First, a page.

Overexpression of SlMai1 with SlM3Kα in N. benthamiana accelerates development of PCD and increases activation of MAPKs, and the SlMai1 myristoylation motif contributes to these responses.

    We reported previously that coexpression in N. benthamiana leaves of M3Kα with its interacting partner TFT7, a 14-3-3 protein, led to increased accumulation of M3Kα and also accelerated the time at which PCD occurred (Oh et al. 2010). We performed a similar experiment using agroinfiltration of N. benthamiana leaves to coexpress SlM3Kα or SlM3Kα-KD with SlMai1 (using the synSlMai1 construct) or YFP as a control. When scored at 48 and 72 h after SlM3Kα or SlM3Kα-KD protein induction with estradiol, PCD occurred faster in leaves coexpressing either of the SlM3Kα proteins with SlMai1 as compared with the SlM3Kα with YFP control infiltrations (Fig. 6A). As expected, no PCD occurred in leaf areas agroinfiltrated with a kinase-inactive SlM3Kα-KD(K231M) variant (Fig. 6A). Five days after agroinfiltration, PCD occurred in all agroinfiltrated areas in which it was expected (Supplementary Fig. S12).

    Fig. 6.

    Fig. 6. Overexpression of SlMai1 with SlM3Kα in Nicotiana benthamiana accelerates development of programmed cell death and increases activation of mitogen-activated protein kinases (MAPKs), and the SlMai1 myristoylation motif contributes to these responses. A, Host responses to agroinfiltration of SlM3Kα (full length), SlM3Kα-KD, or SlM3Kα-KD-K231M with synSlMai1 or YFP (yellow fluorescent protein gene). Expression was driven using a 35S cauliflower mosaic virus promoter for the SlMai1 and YFP constructs and by an estradiol-inducible system for the SlM3Kα constructs. Each image is from an individual infiltration and plant, shown at 48 and 72 h post–estradiol induction (hpi) of the SlM3Kα variants. Indicated are the number of spots that showed cell death compared with the total number of infiltrated spots from three replicates (n = 28). Photographs representative of the most common response in each treatment are shown. B, Immunoblot from coexpression of SlM3Kα and synSlMai1 in leaves of N. benthamiana. Phosphorylated MAPKs in N. benthamiana (Nb p-MAPKs) were detected using an anti-pERK antibody. An anti-cMyc antibody was used to detect the synthetic SlMai1-cMyc constructs, and anti-hemagglutinin (HA) was used to detect the SlM3Kα-HA constructs. C, Immunoblot as in B but from coexpression of synSlMai1 variants (G2A and K91M) with SlM3Kα.

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    The enhanced PCD in this experiment raised the possibility that SlMai1 interaction with SlM3Kα increases accumulation of one or both of these proteins or enhances downstream MAPK activity. To test these hypotheses, the SlM3Kα and SlMai1 constructs were agroinfiltrated into N. benthamiana leaves, and SlM3Kα expression was induced with estradiol 2 days after infiltration. At 12, 24, and 30 h after induction with estradiol, total proteins were extracted and analyzed by immunoblotting. No difference in the abundance of SlM3Kα-KD or SlMai1 protein was observed when they were coexpressed as compared with coexpression with YFP. Employing similar conditions but sampling leaves at 2 h after estradiol induction of the SlM3Kα constructs, we used an antibody that specifically detects phosphorylated (activated) MAPKs and observed that NbMAPK phosphorylation was substantially increased when SlMai1 was coexpressed with SlM3Kα-KD; a slight increase in NbMAPK phosphorylation was observed upon coexpression of SlMai1 with full-length SlM3Kα (Fig. 6B). Consistent with the complementation experiments in Figure 5, coexpression of SlMai1(G2A) with SlM3Kα did not cause an increase in MAPK phosphorylation, whereas coexpression of SlMai1(K91M) with SlM3Kα was just as effective as SlMai1 in enhancing NbMAPK phosphorylation (Fig. 6C). We attempted to test the requirement of the SlMai1 TPR domain for PCD enhancement and activation of M3Kα, but a SlMai1 protein lacking the TPR domain was poorly expressed in N. benthamiana leaves (Supplementary Fig. S13)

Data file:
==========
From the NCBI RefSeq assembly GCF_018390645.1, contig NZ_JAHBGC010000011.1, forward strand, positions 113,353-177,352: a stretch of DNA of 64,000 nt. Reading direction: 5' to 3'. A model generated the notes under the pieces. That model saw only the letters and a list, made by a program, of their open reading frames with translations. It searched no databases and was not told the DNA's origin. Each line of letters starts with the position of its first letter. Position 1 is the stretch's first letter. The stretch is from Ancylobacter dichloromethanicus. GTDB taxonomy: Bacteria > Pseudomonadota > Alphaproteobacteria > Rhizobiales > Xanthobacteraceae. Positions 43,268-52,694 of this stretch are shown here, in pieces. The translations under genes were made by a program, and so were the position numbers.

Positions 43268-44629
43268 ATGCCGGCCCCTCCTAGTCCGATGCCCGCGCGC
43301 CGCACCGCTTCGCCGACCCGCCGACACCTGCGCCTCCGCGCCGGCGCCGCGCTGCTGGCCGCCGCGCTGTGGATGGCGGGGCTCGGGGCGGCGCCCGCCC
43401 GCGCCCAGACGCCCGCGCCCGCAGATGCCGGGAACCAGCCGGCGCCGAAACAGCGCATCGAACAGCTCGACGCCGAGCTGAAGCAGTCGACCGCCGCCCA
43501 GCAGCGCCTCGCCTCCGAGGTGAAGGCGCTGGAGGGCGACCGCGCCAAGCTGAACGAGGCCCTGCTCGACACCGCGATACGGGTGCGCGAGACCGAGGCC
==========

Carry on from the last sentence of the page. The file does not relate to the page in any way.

We discovered that the tomato Mai1 protein interacts in vivo in both a yeast two-hybrid system and a plant split luciferase complementation assay with tomato M3Kα, a previously described positive regulator of NTI (del Pozo et al. 2004). The SlMai1 TPR domain and the SlM3Kα KD are sufficient for mediating their interaction. Although all seven tomato BSK proteins have a TPR domain, SlM3Kα interacts only with SlMai1. In contrast, SlMai1 interacts with at least five members of the MEKK family. The predicted SlMai1 fatty acylation sites play a role in its localization to the cell periphery. Experiments in N. benthamiana indicated that, like SlM3Kα and TFT7, Mai1 is a positive regulator of PCD induced by several CC-NLR proteins. Complementation assays using a synthetic SlMai1 gene that resists silencing induced by the SlMai1-1 and SlMai1-2 VIGS constructs confirmed that SlMai1 contributes to immunity-associated PCD and indicated that fatty acylation of SlMai1 but not kinase activity is important for its function. Importantly, we found that Mai1 contributes to P. syringae pv. tomato resistance conferred by Pto/Prf. Coexpression of SlMai1 with SlM3Kα-KD does not affect the accumulation of either protein, although it does enhance phosphorylation of downstream MAPKs. The observed effect was stronger with SlM3Kα-KD than full-length M3Kα, which may be due to the higher expression levels of SlM3Kα-KD compared with SlM3Kα, as shown previously (del Pozo et al. 2004), and the short expression time frame (2 h). Together, these observations reveal Mai1 as a new component of the plant immune system, acting between CC-NLR proteins and a MAPK signaling pathway that contributes to PCD and resistance to P. syringae pv. tomato.